State Farm slapped with $3mn in fees

A federal judge has ordered State Farm to pay more than $3mn in fees for defrauding the US government.

Catastrophe & Flood


State Farm must pay $750,000 in damages, plus an extra $2.9 million in attorney’s fees and expenses, for defrauding the US government on a Hurricane Katrina homeowner’s insurance claim, a federal judge ruled Friday.

The suit was brought by former insurance adjusters Kerri and Cori Rigsby, who alleged State Farm minimized its losses for wind damage by blaming storm surge from Hurricane Katrina, instead causing the burden of repayment to fall under the responsibility of the National Flood Insurance Program (NFIP).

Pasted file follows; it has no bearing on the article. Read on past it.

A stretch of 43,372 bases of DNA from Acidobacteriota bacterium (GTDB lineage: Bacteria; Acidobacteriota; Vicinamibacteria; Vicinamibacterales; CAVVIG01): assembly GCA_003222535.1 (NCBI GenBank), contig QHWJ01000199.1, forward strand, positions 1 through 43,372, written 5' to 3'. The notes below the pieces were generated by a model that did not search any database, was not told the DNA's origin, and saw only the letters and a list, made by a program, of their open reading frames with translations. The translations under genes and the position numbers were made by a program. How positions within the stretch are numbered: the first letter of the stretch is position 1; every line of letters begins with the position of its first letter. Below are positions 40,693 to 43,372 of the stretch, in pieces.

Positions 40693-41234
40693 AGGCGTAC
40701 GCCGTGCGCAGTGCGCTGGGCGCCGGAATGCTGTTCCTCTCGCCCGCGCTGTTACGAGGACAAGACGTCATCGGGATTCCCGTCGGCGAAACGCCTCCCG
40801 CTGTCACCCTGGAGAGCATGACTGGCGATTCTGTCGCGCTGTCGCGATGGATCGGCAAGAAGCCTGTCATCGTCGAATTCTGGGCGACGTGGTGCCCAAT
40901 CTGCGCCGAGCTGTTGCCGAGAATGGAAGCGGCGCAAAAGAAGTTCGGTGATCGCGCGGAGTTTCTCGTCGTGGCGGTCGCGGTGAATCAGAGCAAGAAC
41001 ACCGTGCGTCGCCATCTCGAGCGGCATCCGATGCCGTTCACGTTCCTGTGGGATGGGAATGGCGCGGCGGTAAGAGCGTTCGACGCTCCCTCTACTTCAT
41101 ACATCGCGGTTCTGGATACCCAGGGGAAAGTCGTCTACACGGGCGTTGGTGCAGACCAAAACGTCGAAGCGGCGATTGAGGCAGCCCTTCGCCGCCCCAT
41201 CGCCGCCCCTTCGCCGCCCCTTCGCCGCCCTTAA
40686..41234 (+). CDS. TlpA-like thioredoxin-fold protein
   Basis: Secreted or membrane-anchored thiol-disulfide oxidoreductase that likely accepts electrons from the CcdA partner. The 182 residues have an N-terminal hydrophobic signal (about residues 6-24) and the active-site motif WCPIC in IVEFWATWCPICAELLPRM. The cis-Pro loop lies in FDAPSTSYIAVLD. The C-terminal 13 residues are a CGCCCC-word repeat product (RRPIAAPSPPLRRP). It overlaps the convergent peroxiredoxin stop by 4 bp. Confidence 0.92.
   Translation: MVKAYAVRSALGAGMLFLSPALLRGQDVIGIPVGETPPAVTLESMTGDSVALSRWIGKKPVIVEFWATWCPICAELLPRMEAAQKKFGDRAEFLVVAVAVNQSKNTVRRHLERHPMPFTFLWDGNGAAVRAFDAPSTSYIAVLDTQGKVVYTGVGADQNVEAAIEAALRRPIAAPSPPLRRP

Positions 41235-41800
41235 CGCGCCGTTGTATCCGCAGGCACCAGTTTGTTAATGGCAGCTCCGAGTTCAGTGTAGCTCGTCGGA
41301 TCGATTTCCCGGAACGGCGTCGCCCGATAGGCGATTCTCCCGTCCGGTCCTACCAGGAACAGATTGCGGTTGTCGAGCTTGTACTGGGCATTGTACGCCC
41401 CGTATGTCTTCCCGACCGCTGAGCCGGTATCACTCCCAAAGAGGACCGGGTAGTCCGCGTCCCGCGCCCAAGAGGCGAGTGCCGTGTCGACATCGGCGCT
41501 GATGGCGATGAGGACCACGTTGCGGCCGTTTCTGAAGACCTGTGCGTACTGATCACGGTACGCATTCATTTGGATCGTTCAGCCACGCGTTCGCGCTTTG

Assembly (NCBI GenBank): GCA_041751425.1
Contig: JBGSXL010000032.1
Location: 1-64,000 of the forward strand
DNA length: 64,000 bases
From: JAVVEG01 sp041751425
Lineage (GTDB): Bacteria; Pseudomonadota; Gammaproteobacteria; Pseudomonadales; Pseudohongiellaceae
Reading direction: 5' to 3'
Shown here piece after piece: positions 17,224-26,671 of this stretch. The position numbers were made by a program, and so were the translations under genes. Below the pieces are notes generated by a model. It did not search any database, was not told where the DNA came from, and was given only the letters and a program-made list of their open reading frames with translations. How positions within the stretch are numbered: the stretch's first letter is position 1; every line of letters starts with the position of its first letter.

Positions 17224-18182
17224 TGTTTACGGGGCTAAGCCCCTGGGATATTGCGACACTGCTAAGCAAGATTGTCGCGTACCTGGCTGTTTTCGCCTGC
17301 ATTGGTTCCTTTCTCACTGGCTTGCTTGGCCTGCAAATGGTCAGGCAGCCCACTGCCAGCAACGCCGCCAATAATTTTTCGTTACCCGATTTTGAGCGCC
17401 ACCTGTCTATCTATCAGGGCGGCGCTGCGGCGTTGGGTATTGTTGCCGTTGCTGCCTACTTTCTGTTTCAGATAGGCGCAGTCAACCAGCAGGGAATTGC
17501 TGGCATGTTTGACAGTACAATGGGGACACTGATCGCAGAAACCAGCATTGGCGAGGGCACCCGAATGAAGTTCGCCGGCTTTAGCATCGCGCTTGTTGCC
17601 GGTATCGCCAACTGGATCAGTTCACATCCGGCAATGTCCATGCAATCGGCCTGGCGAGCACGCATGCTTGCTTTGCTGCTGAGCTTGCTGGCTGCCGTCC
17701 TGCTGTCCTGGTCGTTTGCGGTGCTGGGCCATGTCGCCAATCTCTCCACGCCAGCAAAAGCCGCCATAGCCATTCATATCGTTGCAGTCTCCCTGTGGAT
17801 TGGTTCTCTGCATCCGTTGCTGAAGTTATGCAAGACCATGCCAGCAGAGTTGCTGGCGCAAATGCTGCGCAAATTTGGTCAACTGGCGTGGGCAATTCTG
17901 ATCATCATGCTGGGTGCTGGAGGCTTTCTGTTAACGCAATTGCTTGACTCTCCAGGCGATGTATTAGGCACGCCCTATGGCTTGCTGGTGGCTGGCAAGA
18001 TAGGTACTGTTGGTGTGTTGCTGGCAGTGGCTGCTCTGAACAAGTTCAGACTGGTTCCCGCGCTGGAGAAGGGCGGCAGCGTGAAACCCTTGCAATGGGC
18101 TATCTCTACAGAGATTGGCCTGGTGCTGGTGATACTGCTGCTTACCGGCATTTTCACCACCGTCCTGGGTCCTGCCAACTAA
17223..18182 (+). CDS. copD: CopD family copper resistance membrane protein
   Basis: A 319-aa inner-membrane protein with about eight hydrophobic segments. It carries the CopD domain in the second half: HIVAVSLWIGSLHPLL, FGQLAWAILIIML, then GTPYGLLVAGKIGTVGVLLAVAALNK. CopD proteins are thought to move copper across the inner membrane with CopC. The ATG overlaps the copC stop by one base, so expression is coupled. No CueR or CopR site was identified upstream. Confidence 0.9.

Thanks to State Farm’s allegations, NFIP paid homeowners Thomas and Pamela McIntosh up to policy limits of $250,000, while State Farm paid just $36,000 for wind damage.

The insurer denied any wrongdoing in the case, and is deciding whether to appeal the verdict to the 5th US Circuit Court of Appeals.

The case was not a complete success for the Rigsbys, however. The two whistleblowers hoped to pursue a broader case against State Farm after succeeding in this single instance. US District Court Judge Sul Ozerden dismissed the idea, however, ruling that whistle-blower laws limited the lawsuit to the one case the Rigsbys were able to offer “independent, personal knowledge” about.

Had they succeeded, the Rigsbys hoped to prove State Farm engaged in similar acts of fraud along the Coast following Hurricane Katrina.

State Farm is fighting back against the Rigsbys by alleging they violate federal fraud laws by taking company computer and paper files while employed as adjusters. The counterclaim is currently pending.

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